Research firm Basex estimates that information overload costs the US economy alone more than US$650 billion a year in lost productivity. So much of our time is spent on sifting through information overload and prioritizing tasks. Productivity guru David Allen has coached many of the world’s top CEOs in his ‘Getting Things Done’ method, as well as training organizations to use their time more efficiently, from Goldman Sachs to the US Navy. “The most organized people self-assess themselves as being the most disorganized,” says Allen. “The really disorganized people don’t even know they have a problem.”
1. Write it down
Don’t carry unfinished jobs in your head: write them all down to clear your mind. Our pre-frontal cortex (which stores whatever is ‘on our mind’) is useless at assigning priority; it always lets the latest thing take precedence. By writing down tasks, says Allen, “it is possible to be buried in work and have nothing on your mind”.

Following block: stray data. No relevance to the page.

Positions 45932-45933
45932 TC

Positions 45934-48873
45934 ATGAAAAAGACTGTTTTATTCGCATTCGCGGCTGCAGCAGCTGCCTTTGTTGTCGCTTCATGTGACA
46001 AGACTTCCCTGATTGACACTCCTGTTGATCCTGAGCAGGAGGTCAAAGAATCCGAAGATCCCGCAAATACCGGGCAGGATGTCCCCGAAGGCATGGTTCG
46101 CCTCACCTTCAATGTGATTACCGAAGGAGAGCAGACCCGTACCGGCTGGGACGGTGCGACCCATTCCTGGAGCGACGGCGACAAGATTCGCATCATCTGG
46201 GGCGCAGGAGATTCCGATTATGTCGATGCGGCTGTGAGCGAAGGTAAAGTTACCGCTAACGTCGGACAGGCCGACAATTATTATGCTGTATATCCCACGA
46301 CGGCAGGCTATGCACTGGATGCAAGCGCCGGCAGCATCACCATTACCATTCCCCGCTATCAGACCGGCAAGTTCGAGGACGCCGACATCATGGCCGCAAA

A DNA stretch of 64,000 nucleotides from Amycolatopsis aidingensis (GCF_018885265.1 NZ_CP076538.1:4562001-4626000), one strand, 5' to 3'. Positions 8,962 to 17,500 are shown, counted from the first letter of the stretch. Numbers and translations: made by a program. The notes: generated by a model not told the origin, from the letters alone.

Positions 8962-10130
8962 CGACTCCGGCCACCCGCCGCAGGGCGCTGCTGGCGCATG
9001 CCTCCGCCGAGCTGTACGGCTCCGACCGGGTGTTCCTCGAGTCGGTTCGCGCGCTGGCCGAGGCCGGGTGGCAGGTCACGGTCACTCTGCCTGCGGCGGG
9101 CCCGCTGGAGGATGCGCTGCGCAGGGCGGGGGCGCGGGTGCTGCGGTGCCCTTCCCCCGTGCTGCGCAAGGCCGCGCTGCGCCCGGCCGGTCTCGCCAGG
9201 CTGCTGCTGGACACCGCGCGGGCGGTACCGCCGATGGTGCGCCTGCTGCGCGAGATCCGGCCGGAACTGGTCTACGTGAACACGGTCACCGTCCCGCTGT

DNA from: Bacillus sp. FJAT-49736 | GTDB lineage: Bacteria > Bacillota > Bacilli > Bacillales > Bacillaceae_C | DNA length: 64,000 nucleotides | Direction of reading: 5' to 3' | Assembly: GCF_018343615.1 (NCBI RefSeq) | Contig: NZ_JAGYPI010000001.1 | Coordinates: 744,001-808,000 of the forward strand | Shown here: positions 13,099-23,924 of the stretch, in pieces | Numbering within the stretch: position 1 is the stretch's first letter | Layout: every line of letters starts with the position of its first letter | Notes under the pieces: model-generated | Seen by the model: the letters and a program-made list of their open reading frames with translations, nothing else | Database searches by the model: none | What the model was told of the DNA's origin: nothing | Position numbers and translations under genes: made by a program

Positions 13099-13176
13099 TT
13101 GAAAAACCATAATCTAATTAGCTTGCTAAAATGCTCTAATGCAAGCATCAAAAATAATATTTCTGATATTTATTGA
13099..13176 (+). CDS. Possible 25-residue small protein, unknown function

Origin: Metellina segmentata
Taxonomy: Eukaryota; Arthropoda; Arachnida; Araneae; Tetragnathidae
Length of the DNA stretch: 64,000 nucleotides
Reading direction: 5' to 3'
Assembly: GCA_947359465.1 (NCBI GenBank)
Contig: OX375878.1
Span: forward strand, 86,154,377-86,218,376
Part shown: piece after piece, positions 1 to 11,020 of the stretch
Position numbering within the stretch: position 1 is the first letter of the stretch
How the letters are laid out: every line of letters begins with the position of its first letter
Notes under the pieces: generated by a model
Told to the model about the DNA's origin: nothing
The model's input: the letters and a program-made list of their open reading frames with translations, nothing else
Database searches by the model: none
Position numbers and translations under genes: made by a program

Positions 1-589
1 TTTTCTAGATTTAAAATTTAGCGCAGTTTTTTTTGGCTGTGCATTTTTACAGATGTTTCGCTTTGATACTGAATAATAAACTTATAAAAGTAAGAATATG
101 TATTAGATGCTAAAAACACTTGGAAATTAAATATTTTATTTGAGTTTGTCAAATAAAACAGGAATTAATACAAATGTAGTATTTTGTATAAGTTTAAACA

2. Break it down
Don’t tackle entire projects in your head: use software for that. Think only about the next task ahead, and work on that
3. Schedule time for self-analysis
Once a week, spend at least 30 private minutes assessing what you have done in the last seven days, and what you need to do in the next seven. This is time for analysis only; resist the temptation to work at this point, and don’t answer the phone or email.
4. Organize your folders
Cognitive research suggests the optimum organizational strategy is to use between seven and 12 categories to file everything. Too few, and they are not distinctive enough; more then 12 and you can’t keep track of them all. Whether your folders are filled with paper or data, the rule is the same.
5. Don’t prevaricate
Never defer replying to an email or making a decision if it takes less than two minutes to resolve. The process of deferring a decision or an email, filing it and finding it again will take longer than two minutes anyway, so you’re just making more work for yourself.